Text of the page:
With high-profile departures such as Jay Leno and television station KNBC-TV, it may seem like the Burbank Media District is struggling. In fact, the blows have largely been to the city’s ego. Though the commercial vacancy rate has risen in the city, new tenants are moving in and construction is planned. And most of that activity can be traced to Jeff Worthe and his Worthe Real Estate Group in Santa Monica. Worthe virtually controls the Burbank Media District, with more than 3.3 million square feet and an additional 2.1 million entitled out of some 3.6 million existing space in the district. Among his tenants are Walt Disney Co., NBCUniversal, Warner Bros. and others. “‘The Tonight Show’ is a huge loss because of Jay and what he did in the community, but it’s overblown as it relates to the real estate community. This is still the media capital and people are going to want to be here,” said Worthe. “We feel that having large blocks of space is going to drag more people into the Media District. And the demand here is always good.” Leno’s departure vacated Stage Complex 9 and 11 at the former NBC studios, which with support buildings adds up to more than 100,000 square feet of space. But Worthe said he is in final talks with a large studio user to take over the whole complex. What’s more, Worthe plans to break ground on two new studios later this summer. Worthe Real Estate manages other large office towers in the Media District, including the Pointe, the Pinnacle, Burbank Centre and more. Still, despite Worthe’s optimism, the overall 6.8 million-square-foot Burbank office market – dominated by the Media District – is not doing well. Vacancies rose nine tenths of a point to 21 percent in the first quarter, according to the L.A. office of Colliers International. “This will be a very, very curious year. We have no experience with having this much square footage available in the market,” said William R. Boyd Jr., senior managing director at the Glendale office of Charles Dunn Co. Inc., who has worked the market for decades. “We’re at the very starting point and we have to wait and see which way this market goes in 2014. There’s no evidence at this time to expect any dramatic absorption.” Worthe, 47, entered real estate more than 25 years ago as a broker in Santa Barbara after he graduated from University of California at Santa Barbara. He got into the development business when he jointed Santa Monica development firm M. David Paul & Associates in 1991 and then formed Worthe Group four years later. Worthe, a Santa Monica resident, remains associated with M. David Paul, which was founded in 1967 and owns projects throughout the Valley and in L.A. In 1984, the company built its first office building in the Media District at 3500 W. Olive Ave. Since that time the firm has developed another eight office properties in Burbank and purchased two more, including the recent acquisition of Tower Burbank. The highest profile asset in Worthe’s portfolio remains the Burbank Studios, which was bought from NBCUniversal at the top of the market in 2007 for nearly $250 million. There are currently eight sound stages on the studio lot, home to high-profile shows such as “Days of Our Lives” and “Access Hollywood.” And while KNBC vacated the 3,000-square-foot Stage 7 in February, Worthe said there is more than a year left on the lease and that he expects to fill it before the expiration. In fact, Worthe plans to break ground on two new studios later this summer, which along with support buildings will add up to about 72,000 square feet – a $25 million investment. “They will be the biggest stages we’ll have on the lot,” Worthe said. “With these new stages, we’re going to look to relocate someone that has an inferior facility from elsewhere.” And as creative space becomes all the rage in commercial real estate, Worthe will soon have that to offer on the lot as well. The company has begun work to convert The Mill, a large structure where studio sets were constructed on the lot, into about 150,000 square feet of creative space. The Fairway Building should be completed in the next six months. One of the biggest new draws for the lot is the iHeartRadio Theatre, which last year took over Stage 1, the space where Johnny Carson hosted “The Tonight Show” for decades. (See story page 19.) Burbank Mayor Emily Gabel-Luddy shrugged off the loss of Leno, saying the city is “in transition.” “For Burbank, we’re transitioning into the 21st Century media here with tenants like iHeart and DC Comics,” she said. “We knew shifting was going to happen, but what’s coming in to me is an indication that we’re getting more hip. Burbank is resilient.” Outside of Burbank Studios, Worthe operates some large office towers. His newest building, The Pointe, was built in a down market in 2009. The building offers top amenities, such as floor-to-ceiling glass in suites. And while it struggled to attract tenants initially, last year was a strong year for the complex, which leased about 200,000 square feet and is now about 75 percent full. “It was a dramatically different time in office space,” Worthe said of 2009. “But we’re getting there and I expect we’ll be fully leased by the end of summer.” Among the new tenants are DC Comics, a unit of Warner Bros., which will move operations from New York City to Burbank over the next year – a move that in total will bring in some 400 jobs. The move consolidates on the West Coast all of DC Entertainment operations dealing with the development and production of feature films, television, videogames and consumer products featuring its stable of popular superheroes, including Batman and Superman. In addition, the Pointe has brought in Legendary Entertainment and FreemantleMedia, a unit of German mass media company Bertelsmann SE & Co. KGaA. But one of the first major tenants to turn the building around was public television station KCETLink, which sold its Sunset Boulevard studio to the Church of Scientology for $42 million in 2011 to move to Burbank. It leased up two floors or about 55,000 square feet. However, financial troubles continue to plague the station. And in the last year, an audit has raised questions as to whether or not the station can survive long-term. Just last month, its chief executive of 18 years, Al Jerome, stepped down. And then there’s Worthe’s latest endeavor, Tower Burbank. Disney vacated 470,000 square feet at the building last year, leaving it virtually empty. There were rumors owner BlackRock Inc. of New York, which paid $167 million in 2005, wanted to dump the building right away. But a vacant tower in a struggling market doesn’t attract many offers. Last month, Worthe spent $109 million to buy the 32-story office tower at 3900 W. Alameda Ave. The 485,000-square-foot building will take some work to fill up, but Worthe is bullish on the prospects. “We’re always concerned about demand, but we’ve always been prepared to see through any slowdown,” he said. “Eventually all the product in Burbank will fill up.” However, concerns about the office vacancy rate have reached City Hall, where Luddy said the long-term implications of a soft office market aren’t lost on her. “It is true that there are some challenges, especially with Disney moving out of that building,” she said. “It is concerning to me if it is going to go on because it would indicate a weakened office market.” But even Boyd, the veteran Charles Dunn broker, said Tower Burbank should eventually lease given its prime location. “There will be a premium at Tower Burbank. It’s ground zero when it comes to the Media District,” he said. “And because it’s an existing building, it will be able to achieve a lower rent than the Pointe. It doesn’t have to keep up with such a high construction cost.” Despite the soft market and loss of high-profile names, Worthe isn’t budging on deals. He said all his Media District properties lease at between $3.45 and $3.65 a square foot. For the Pointe, he said all the leases were signed at $3.65 a square foot. Worthe’s other major buildings enjoy healthy occupancy rates. The 425,000-square-foot Burbank Centre at 3800 W. Alameda Ave. is fully leased, with the Disney Channel occupying nearly all of it; and the Pinnacle, a 395,000-square-foot building at 2400 W. Olive Ave. is more than 90 percent leased with tenants that include KIIS-FM (102.7) and Warner Music Group. Future construction Worthe has more than 2 million additional square feet entitled in the area, but he isn’t the only one looking to build. One of the most high-profile developments planned for the Media District is the Talaria at Burbank, which will have a Whole Foods market on the ground floor and 241 apartments. “Talaria will meet a housing demand in Burbank that is not currently being met,” said Michael Cusumano, managing director of Cusumano Real Estate Group in Burbank, which is developing the project. “It will be more costly than traditional housing. But if you look at the Media District and city as a whole, there is a strong demand for the high-end experience.” The developer estimates the 400,000-square-foot project at 3401 W. Olive Ave. will cost more than $150 million. Adjacent to where Talaria is land once owned by the Bob Hope family. Worthe also has that project in his entitlements, set for an office structure about 111,000 square feet. The developer purchased the entitled property, which has a long history, from the family about a year and a half ago for $8 million. (See article page 20.) There is virtually no timetable when any of Worthe’s entitled space might get constructed. He said the market isn’t in a position to welcome new construction. “We’ve got time on the entitlements. We’ll build it out when it’s reasonable,” he said. Boyd cautions, however, that the longer the Burbank market remains weak, the more things could begin to change, perhaps even further delaying new construction. “It takes the market two to three years to react to a slowdown in leasing activity,” Boyd said. “The situation in Burbank is too new to impact rents yet. If this goes for two years, you’ll see more concessions in 2015 and 2016.”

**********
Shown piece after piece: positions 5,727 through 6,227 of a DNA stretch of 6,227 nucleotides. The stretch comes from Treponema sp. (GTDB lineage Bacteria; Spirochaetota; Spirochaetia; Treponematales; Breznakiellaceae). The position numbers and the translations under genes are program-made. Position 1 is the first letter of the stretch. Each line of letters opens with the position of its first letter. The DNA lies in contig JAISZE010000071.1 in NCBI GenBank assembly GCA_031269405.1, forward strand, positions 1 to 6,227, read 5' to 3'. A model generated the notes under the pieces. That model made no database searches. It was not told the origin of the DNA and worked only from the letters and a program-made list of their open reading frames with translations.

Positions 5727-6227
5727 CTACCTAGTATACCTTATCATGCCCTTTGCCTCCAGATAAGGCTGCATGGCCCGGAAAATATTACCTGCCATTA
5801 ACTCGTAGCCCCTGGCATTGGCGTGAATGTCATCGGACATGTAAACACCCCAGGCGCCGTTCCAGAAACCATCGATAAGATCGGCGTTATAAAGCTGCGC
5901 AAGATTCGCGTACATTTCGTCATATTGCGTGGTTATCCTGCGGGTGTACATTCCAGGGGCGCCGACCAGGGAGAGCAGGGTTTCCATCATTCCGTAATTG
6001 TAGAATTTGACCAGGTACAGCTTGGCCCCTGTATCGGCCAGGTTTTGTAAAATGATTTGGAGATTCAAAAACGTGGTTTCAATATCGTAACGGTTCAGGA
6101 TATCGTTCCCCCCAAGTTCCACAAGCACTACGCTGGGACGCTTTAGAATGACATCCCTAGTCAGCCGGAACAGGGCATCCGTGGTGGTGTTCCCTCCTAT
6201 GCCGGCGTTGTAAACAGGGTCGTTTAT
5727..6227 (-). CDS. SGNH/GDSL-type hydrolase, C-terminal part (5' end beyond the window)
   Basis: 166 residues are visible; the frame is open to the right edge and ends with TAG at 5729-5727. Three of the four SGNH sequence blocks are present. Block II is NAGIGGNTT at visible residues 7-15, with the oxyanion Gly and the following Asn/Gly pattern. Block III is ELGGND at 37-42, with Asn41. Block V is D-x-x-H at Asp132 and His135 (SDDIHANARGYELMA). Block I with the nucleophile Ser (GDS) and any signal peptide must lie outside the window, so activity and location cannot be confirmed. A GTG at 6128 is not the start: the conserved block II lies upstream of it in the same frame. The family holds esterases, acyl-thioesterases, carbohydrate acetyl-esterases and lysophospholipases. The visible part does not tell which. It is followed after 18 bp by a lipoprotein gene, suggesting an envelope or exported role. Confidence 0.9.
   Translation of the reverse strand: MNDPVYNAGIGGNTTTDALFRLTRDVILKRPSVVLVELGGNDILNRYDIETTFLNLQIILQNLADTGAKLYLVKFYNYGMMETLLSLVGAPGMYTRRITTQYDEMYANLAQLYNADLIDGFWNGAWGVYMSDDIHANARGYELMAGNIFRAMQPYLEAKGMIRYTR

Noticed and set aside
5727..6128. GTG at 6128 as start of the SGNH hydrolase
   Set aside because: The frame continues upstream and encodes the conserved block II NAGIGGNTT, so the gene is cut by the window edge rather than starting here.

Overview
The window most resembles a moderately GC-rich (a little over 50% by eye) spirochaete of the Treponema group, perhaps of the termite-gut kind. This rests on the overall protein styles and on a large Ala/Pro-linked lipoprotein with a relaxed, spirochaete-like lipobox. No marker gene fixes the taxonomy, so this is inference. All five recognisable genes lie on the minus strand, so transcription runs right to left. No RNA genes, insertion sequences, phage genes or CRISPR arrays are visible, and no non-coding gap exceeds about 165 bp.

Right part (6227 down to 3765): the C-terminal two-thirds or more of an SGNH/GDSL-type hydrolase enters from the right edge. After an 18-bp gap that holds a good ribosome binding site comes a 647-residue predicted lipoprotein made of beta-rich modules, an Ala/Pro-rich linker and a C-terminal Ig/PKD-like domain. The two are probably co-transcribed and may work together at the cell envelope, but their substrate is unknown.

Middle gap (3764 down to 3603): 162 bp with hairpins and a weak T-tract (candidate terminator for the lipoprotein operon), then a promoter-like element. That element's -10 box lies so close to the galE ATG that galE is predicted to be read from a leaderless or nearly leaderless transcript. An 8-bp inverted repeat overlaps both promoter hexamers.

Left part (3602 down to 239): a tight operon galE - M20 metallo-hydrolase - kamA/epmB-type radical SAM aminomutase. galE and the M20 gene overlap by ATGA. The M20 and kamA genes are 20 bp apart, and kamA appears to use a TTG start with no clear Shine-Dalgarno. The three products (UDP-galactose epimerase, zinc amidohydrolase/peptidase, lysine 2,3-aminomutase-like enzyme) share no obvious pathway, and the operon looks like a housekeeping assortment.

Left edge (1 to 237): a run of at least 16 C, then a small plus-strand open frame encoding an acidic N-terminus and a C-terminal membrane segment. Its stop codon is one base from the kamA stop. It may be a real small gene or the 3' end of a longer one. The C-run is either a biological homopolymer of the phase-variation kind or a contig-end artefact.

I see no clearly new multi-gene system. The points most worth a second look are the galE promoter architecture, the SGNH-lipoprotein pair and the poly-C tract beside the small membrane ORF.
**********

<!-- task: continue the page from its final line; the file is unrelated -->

Featured Articles

Related Articles